With the male leads all giving an outstanding group performance, the sole female main character has some rather large shoes to fill. Luckily Claudia Cardinale takes this role on in stride, giving one of the most heartfelt performances that I’ve experienced in some time. Not only does she look absolutely stunning in the role of Jill McBain, the grieving widow, but she has an extraordinary gift in making us feel her character’s pain without even uttering a single word. The scene where she arrives to meet her new family, only to see their dead bodies laid out across the front yard, is heart wrenching and she expresses all of these distraught feelings through the pain in her eyes. It’s a wonderful moment that nails home the dangerous quality that this untamed frontier holds in store for our cast of characters. My eyes first caught sight of Claudia when doing some research on Jean-Paul Belmondo’s filmography and I came across a trailer for their 1962 film Cartouche. It looked absolutely entertaining and I knew that I’d be running across some of this actress’ work in the future. I’m so glad that I got to witness a role that must have truly made her a star and her portrayal of Jill McBain is nothing short of sublime.
With the fantastic cast aside, the visual look of the film is a work of genius. Sergio Leone is a master of the medium, filming some of the most picturesque wide angle photography shots that the cinema has ever seen. The panoramic views that are displayed in this film are breathtaking to say the least, and you really get a good feel for how expansive the frontier of the American West really was during this time period. The hardships of the characters and the turmoil that each one experiences in this epic, yet intimate, tale is astounding and Sergio grabs your attention the very instance the film starts and never lets you go.
The film begins with one of the most iconic sequences to ever come out of the spaghetti western genre, and that would be the almost eight minute long build up to Bronson’s Harmonica character’s big entrance. With three armed men waiting for his arrival at the train station, the anticipation is amped to the max. This super charged moment is a blast and when the confrontation hits the critical point of no return, the end result is something of a cinematic wonder. From that point on I was hooked and their literally was no turning back. From that explosive introduction to the final pulse pounding showdown during the closing moments of the film, I was glued to my seat, sitting in wonder over witnessing one of the most well established films that I’ve ever seen. The characters were raw and genuine and the story was wholly entertaining. Top that off with Leone’s expert eye, which gave the film a gritty realism and you’ve got yourself an honest to goodness classic. With Leone’s interesting combination of wide angle shots and tightly framed and zoomed in compositions, he creates a style that is truly his own. I couldn’t get enough of this three hour juggernaut of a film and I’m making it my duty to plow through the rest of his wonderful masterpieces.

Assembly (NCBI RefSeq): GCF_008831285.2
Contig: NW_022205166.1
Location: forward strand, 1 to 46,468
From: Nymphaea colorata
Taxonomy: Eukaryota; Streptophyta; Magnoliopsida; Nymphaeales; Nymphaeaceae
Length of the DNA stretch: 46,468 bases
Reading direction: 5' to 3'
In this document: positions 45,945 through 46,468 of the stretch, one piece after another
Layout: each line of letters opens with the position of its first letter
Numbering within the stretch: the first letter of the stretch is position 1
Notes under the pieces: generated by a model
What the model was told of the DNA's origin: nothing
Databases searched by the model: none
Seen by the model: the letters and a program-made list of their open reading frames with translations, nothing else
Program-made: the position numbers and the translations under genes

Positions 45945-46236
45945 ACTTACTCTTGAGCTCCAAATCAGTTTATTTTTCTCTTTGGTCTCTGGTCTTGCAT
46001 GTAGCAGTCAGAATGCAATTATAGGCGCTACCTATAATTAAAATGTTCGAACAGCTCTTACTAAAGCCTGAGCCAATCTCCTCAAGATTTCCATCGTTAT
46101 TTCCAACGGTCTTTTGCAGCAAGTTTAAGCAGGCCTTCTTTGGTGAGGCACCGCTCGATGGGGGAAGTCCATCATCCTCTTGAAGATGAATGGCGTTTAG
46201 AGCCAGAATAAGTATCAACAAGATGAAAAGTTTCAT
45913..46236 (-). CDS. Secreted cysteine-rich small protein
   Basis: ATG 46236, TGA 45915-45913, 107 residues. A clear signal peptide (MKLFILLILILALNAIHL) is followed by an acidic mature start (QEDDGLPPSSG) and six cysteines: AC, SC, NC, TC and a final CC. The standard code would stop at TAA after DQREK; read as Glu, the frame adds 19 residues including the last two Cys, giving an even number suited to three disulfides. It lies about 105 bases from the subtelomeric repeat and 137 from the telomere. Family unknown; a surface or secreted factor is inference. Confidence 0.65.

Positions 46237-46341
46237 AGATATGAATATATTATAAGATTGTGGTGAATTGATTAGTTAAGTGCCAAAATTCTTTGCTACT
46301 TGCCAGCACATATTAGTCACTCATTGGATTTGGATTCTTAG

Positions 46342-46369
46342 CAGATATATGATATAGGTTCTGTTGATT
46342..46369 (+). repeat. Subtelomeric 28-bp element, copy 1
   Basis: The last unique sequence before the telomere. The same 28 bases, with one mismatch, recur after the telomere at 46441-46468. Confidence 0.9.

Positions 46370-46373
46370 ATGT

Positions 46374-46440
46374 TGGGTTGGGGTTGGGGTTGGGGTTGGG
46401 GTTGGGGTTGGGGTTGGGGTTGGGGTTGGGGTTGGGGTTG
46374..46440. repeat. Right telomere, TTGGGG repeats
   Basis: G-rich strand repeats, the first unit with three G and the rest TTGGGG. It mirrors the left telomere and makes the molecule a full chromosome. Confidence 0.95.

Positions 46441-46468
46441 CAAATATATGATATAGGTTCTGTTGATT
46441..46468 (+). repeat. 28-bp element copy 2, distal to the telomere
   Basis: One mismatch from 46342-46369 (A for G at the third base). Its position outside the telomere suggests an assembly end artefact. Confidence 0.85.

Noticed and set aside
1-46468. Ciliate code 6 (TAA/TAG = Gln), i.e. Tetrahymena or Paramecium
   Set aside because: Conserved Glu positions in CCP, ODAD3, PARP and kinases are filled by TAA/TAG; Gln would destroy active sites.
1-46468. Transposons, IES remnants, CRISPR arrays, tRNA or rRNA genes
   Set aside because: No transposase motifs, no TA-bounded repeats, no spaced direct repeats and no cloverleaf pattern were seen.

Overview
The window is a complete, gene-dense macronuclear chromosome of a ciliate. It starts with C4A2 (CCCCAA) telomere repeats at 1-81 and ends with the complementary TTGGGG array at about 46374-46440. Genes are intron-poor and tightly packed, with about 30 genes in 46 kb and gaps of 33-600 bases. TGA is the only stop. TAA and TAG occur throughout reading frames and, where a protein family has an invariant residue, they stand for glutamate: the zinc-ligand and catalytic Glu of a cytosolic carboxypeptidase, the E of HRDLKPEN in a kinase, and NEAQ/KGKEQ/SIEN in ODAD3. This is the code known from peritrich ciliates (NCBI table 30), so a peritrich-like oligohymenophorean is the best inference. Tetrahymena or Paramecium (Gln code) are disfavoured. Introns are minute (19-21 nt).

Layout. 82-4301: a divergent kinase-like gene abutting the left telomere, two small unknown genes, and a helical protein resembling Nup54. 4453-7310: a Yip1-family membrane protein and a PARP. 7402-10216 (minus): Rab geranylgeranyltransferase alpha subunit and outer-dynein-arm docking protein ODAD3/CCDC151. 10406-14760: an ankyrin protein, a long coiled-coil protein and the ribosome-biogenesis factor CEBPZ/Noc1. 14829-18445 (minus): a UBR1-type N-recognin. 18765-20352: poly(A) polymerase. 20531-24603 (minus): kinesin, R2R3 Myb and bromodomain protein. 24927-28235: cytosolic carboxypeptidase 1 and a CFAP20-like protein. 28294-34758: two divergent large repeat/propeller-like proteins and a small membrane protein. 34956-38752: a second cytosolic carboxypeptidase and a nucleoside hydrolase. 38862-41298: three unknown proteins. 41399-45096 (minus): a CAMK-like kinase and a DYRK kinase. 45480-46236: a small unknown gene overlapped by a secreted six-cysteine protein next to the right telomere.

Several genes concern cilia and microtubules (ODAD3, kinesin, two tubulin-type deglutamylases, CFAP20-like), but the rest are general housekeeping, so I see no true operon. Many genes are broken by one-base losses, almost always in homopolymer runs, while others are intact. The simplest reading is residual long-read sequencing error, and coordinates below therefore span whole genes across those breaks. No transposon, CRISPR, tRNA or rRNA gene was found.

Once Upon a Time in the West is without a doubt one of the most iconic depictions of the spaghetti western genre that I’ve had the pleasure to witness. Filled with all the grit and splendor that make this film classification so much damn fun, Leone hit it out of the park on accomplishing something bigger than the genre itself. Shot in a style that truly demands your attention, the film makes you believe that you’re witnessing an actual event play out, as guns start to fire and the bodies begin to pile up. Never has a more diverse group of actors come together to make a cohesive and well thought out fictitious world come to life, and the heart and soul that is felt within each actors role is unparalleled.
The age of spaghetti westerns has come and gone, but the presence of this film has been felt long after and it still maintains that same power to this day. It takes an accomplished filmmaker to pull off that timeless nature, and Sergio Leone makes it all the more clearer that he was one of those true masters of the cinema. Once Upon a Time in the West is proof that some genre efforts can surpass the confines of their respected categories and break into uncharted territory right beside some of cinemas most treasured classics. This film is a…….

Here comes the welcome wagon..... of PAIN!

Play me some sweet tunes there Bronson.

This was not a good day for a picnic.

What are you so happy about Claudia? Oh yeah, that's right.... you're hot.

Sweet sassafras! You're HOT!

Damn Bronson! You can play!

The worst welcoming commitee EVER.

The door says STAY OUT, but you can COME IN.

Let those baby blues sparkle Fonda. You look fabulous!

Hi all! Hope you're enjoying the show.

Get up you lazy crippled bastard! Damn that's cold Henry.

Money, Money, Money, Money......... MONEY!

Aint this some shit?!?!

There's only room for one badass in this town.

I love bubbles!

Turn around Bronson! There's a half naked chick behind you!

Missing out on the massacre makes Frank sad.

What kind of demented circus act is this?!?!